People associate the Hold Steady with a good time, or as you said, a big, beer-y chorus. Is it a challenge writing for those expectations, as you get older?

Yes. 42 years old, six records in, life tends to be less and less about those moments. When I look at Bruce Springsteen as a hero of mine, for example, I think one of the most heroic things about him is how he writes about all these amazing songs about adults and people who have jobs, who are trying to get ahead and trying to survive for their children. As I get older, that sort of writing is more and more interesting to me. Rock ‘n’ roll is what — 60 years old? It’s on its second or third generation. It should be able to accompany us into our adulthood and beyond. So I don’t know if there’s frustration for me as I get older, but it gets more interesting to write about older and more complex characters.

I hear that on Teeth Dreams, and it feels like it sort of goes along with your “American sadness” thing culled from reading Infinite Jest, which you mentioned in a recent interview.

American sadness is, yes, something I got from David Foster Wallace, about this realization that there’s a void inside of us that can’t be filled, and it especially can’t be filled with consumer goods. The song “On With the Business,” where I’m directly referring to “American sadness,” is about consumerism and the way people screw each other over — and certainly the characters in that song do — to get more stuff, and the idea that it might not actually help.

So how long did it take you to read Infinite Jest?

Three months the first time, and then I read it again with an Internet guide and it probably took me a little less. The first time was a real struggle, and I was trying to read 25 pages/day and even that was tough. I got a lot of stuff out of it the second time I didn’t get the first time, but I probably won’t read it a third time. It wouldn’t be great tour bus reading or anything. Rock bios are probably the best tour reading.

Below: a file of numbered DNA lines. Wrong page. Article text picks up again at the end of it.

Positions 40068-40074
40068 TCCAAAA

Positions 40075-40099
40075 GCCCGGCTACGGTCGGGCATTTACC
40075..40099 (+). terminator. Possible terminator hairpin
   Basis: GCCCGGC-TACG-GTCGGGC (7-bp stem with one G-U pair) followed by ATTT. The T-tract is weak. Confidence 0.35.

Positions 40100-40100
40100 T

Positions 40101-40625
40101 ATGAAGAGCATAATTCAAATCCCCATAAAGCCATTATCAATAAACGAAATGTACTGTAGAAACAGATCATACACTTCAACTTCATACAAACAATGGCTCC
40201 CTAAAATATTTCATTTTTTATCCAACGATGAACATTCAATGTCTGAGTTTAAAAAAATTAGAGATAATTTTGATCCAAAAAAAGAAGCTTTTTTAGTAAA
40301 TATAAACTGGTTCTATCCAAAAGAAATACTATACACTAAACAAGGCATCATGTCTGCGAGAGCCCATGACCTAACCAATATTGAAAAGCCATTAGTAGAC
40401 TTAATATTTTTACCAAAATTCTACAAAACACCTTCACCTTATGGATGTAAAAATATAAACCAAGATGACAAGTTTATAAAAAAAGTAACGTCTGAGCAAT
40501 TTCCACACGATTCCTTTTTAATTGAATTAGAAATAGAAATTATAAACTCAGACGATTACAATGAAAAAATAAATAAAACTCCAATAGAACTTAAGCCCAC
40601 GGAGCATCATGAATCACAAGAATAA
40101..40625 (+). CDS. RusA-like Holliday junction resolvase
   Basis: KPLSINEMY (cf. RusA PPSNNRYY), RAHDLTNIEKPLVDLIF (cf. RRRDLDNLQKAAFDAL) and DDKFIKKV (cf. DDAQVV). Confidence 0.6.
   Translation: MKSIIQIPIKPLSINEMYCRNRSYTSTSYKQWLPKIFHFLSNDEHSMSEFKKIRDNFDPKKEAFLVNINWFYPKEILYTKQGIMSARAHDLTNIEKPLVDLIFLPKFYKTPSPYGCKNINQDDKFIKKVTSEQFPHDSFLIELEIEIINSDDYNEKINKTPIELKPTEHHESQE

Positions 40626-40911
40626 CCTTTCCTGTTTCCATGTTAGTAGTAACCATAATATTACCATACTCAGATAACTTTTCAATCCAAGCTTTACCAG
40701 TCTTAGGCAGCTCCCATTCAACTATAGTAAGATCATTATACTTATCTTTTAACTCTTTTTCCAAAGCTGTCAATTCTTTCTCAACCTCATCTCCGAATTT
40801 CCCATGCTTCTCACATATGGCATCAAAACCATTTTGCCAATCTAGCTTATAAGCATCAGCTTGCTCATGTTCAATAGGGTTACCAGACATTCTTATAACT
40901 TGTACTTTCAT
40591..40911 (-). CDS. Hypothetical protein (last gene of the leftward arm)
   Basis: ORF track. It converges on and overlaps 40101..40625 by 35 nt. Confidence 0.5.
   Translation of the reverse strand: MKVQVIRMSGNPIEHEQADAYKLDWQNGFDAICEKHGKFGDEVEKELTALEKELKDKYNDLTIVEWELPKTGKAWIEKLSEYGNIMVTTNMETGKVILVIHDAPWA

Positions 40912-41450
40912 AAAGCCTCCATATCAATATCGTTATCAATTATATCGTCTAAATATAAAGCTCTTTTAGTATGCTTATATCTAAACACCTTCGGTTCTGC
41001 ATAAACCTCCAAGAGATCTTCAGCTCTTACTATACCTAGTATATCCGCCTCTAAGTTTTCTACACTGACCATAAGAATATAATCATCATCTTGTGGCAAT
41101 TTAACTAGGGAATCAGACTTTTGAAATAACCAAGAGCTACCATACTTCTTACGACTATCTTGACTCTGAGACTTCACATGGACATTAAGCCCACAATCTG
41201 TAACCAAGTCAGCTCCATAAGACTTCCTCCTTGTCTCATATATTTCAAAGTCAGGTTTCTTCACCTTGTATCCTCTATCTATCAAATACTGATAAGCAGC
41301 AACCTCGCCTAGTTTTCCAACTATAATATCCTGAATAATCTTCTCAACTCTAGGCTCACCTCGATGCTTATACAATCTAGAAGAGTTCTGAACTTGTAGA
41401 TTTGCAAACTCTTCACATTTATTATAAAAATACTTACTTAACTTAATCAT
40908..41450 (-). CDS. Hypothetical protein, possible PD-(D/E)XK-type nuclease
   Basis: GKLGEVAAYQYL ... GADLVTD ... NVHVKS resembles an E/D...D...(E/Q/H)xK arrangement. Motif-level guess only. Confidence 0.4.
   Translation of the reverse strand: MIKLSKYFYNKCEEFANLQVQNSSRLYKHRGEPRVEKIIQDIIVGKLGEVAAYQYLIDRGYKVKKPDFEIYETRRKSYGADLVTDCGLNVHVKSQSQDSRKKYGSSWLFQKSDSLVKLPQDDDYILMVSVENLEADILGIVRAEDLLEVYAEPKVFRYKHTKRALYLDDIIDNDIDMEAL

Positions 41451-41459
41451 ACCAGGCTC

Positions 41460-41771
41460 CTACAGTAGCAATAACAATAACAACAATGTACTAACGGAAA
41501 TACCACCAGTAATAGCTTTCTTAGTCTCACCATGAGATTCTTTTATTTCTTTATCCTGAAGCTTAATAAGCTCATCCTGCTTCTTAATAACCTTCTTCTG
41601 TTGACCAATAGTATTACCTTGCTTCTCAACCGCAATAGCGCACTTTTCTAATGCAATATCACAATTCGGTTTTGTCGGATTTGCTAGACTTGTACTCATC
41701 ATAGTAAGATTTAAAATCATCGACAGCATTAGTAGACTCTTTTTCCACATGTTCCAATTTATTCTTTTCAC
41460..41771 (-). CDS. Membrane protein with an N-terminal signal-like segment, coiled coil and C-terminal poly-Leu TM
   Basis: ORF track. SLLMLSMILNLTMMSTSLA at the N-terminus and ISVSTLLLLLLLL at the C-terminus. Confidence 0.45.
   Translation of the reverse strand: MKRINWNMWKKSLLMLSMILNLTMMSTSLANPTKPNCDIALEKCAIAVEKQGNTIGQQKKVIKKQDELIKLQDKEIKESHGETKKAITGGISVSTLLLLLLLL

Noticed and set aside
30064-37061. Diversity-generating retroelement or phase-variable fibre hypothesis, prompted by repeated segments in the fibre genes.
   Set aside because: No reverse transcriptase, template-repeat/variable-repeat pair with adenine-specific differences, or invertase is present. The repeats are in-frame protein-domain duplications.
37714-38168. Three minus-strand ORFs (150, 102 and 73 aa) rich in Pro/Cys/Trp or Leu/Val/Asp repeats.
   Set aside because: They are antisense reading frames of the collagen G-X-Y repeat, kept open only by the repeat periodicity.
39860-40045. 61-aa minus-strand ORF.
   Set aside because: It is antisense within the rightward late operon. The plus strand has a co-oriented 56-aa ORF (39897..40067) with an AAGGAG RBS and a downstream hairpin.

Is the rock bio thing because it keeps you in the same world/mindset, or because it’s generally light reading?

They’re pretty light reads and there’s no big repercussion of missing a chapter. My friend asked me the other day, ‘Are there any bad rock bios?’ And I said, ‘Yes, only one, it’s Peter Criss from KISS. Every other one I’ve read is generally awesome.’ Galen [Polivka, Hold Steady bassist] read it and he said not to read it, but I thought, ‘How could this be bad, I love KISS.’ After about 50 pages in, it became one of the only books I’ve ever said I can’t read anymore. It seems like he just wanted to talk about his dick.

What’re some of your favorite rock bios?

There’s an oral history of Warren Zevon that’s amazing. He trained with Stravinsky when he was young, and his dad was a low-level gangster. Plus he was a terrible dude, just a horrendous person who redeemed himself in the end once he got sick and was so public about it. But he just left a trail of records, man. It made for a good book. The Mötley Crüe one, The Dirt, is the gold standard of rock bios. I didn’t love the Keith Richards one, honestly. The Greg Allman one’s good, but the thing I hate about rock bios is that sometimes it feels like they’re ‘setting the record straight.’ Nope, they’re lying to you. And you didn’t even know the record to begin with!

I saw you were tweeting about the excellent new War On Drugs album. Any other new albums you’re liking right now?